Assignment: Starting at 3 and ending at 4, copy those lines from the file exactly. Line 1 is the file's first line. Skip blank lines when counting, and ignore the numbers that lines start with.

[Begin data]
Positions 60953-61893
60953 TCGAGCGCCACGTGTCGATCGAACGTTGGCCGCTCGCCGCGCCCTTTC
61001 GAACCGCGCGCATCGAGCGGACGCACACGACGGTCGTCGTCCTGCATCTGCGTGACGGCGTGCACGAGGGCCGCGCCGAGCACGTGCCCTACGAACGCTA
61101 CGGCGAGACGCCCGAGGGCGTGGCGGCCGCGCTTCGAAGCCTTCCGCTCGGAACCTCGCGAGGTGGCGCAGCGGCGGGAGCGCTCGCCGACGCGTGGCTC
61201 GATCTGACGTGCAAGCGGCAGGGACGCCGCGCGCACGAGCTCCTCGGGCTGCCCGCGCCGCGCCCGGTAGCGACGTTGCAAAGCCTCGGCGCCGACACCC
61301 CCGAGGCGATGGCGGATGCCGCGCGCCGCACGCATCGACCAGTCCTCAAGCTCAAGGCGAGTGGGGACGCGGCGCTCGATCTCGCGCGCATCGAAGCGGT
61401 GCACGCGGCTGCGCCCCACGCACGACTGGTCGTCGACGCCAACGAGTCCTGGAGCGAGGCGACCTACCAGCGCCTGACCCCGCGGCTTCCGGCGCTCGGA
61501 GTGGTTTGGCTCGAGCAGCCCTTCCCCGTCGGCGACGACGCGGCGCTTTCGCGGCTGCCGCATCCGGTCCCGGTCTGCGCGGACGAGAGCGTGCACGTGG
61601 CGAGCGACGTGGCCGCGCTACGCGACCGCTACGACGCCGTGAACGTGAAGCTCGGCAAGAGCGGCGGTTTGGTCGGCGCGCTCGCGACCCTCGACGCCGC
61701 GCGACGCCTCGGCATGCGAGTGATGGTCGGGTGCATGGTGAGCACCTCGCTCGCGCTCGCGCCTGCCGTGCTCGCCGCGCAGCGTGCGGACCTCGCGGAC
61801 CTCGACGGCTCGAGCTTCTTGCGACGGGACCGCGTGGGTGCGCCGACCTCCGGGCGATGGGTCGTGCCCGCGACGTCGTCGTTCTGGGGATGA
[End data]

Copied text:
61001 GAACCGCGCGCATCGAGCGGACGCACACGACGGTCGTCGTCCTGCATCTGCGTGACGGCGTGCACGAGGGCCGCGCCGAGCACGTGCCCTACGAACGCTA
61101 CGGCGAGACGCCCGAGGGCGTGGCGGCCGCGCTTCGAAGCCTTCCGCTCGGAACCTCGCGAGGTGGCGCAGCGGCGGGAGCGCTCGCCGACGCGTGGCTC